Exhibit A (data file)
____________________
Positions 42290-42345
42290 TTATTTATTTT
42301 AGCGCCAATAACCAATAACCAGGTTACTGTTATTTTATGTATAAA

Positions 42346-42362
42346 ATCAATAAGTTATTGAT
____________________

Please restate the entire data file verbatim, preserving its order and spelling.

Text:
Positions 42290-42345
42290 TTATTTATTTT
42301 AGCGCCAATAACCAATAACCAGGTTACTGTTATTTTATGTATAAA

Positions 42346-42362
42346 ATCAATAAGTTATTGAT